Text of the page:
WASHINGTON — In an era of great power competition and an age of information warfare, the Army Modernization Strategy is preparing the service to fight across multiple domains on a global scale by 2035. And it offers a systematic approach to make that happen.
The Army rolled out its concept of Multi-Domain Battle at the Association of the United States Army’s annual conference in 2016. The next year, the service announced it would focus on six top priorities to rapidly modernize the force: long-range precision fires, next-generation combat vehicle, future vertical lift, the network, air and missile defense, and soldier lethality.
It also stood up a new four-star command — Army Futures Command — to take on those modernization efforts, followed by the establishment of eight cross-functional teams to manage each priority, plus two overarching development needs: position, navigation and timing as well as a synthetic training environment.
The Army delivered a preliminary modernization strategy in 2018, mandated by Congress, that laid out the materiel solutions to modernize the force. That same year, shortly after the AUSA conference, the Army came out with a refined version of its Multi-Domain Battle concept, changing the name to Multi-Domain Operations, or MDO, to better reflect the service’s acknowledgement that military missions would be focused on deterrence and operating below the level of armed conflict. The Army is working to make the concept official doctrine.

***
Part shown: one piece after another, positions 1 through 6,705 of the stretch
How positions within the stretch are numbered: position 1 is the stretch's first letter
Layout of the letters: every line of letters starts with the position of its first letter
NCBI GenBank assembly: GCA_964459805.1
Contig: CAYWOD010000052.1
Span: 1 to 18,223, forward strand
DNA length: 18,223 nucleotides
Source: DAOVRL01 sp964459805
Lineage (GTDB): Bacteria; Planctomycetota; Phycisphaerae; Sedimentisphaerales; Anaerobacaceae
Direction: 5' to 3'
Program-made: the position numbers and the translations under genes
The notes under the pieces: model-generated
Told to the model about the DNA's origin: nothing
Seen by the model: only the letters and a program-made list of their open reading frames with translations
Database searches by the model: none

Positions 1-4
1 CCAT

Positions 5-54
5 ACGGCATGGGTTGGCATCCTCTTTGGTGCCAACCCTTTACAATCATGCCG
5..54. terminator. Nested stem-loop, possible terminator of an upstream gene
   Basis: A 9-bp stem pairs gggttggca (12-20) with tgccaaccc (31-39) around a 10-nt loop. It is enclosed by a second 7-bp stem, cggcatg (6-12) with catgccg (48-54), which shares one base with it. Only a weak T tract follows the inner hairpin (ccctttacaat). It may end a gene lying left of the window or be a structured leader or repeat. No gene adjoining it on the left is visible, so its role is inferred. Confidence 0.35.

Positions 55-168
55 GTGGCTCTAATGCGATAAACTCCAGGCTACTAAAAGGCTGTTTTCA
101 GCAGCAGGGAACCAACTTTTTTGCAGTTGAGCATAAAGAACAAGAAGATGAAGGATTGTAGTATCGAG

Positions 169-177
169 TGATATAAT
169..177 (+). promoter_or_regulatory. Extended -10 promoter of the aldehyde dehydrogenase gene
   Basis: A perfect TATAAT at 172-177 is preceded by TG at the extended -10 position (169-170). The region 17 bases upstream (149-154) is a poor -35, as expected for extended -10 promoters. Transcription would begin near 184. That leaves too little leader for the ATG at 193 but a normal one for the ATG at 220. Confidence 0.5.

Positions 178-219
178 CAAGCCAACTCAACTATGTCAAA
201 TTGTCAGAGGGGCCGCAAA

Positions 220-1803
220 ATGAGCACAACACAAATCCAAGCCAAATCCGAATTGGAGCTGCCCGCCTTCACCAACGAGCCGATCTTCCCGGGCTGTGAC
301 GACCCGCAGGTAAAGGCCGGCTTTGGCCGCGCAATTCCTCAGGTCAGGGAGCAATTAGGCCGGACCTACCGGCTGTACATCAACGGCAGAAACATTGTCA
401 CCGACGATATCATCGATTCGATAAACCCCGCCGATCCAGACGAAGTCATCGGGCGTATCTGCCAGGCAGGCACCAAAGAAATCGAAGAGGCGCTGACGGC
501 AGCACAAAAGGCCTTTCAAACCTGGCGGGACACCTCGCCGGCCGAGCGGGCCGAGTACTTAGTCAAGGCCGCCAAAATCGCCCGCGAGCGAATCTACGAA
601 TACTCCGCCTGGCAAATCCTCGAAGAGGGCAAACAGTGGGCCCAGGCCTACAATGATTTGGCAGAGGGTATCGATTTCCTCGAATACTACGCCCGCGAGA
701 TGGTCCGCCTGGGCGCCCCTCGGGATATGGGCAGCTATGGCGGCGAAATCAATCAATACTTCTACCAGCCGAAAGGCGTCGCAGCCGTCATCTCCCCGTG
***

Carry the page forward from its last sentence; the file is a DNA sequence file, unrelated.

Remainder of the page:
The Army Modernization Strategy, or AMS, now puts it all together, along with a 21st century talent-management process and refined plans for training an MDO force on equipment needed for the future fight and a transition from the industrial age to the information age.
“I think it’s probably worthwhile talking about how we see modernization and kind of how we see it over time,” Army Chief of Staff Gen. James McConville told Defense News in an Oct. 2 interview just ahead of AUSA.
“A good example of that that I’ve been thinking about is going back to the United States Army coming out of Vietnam. It’s about 1975 through 1985,” McConville said. “What happened in the Army then is we came up with new doctrine; we called it “AirLand Battle.” We came up with new organizations. There were the Ranger battalions, the 160th, we created organizations that we needed for that time frame. We came up with a new way to train. We stood up the national training center, and we eventually built the joint readiness training center so we could train our troops. We came up with the big five [programs — M1 Abrams tank, M2 Bradley vehicle, Patriot missile, Black Hawk helicopter and Apache helicopter] — as far as materiel solutions, and we went to the all-volunteer force.”
The Army is undergoing another transformation like it did post-Vietnam as it shifts its laser-focused of fighting insurgents and terrorists over the past 15-odd years to great power competition with Russia and China, as laid out in the 2018 National Defense Strategy. This means new doctrine, new equipment, new training, new organization and new processes.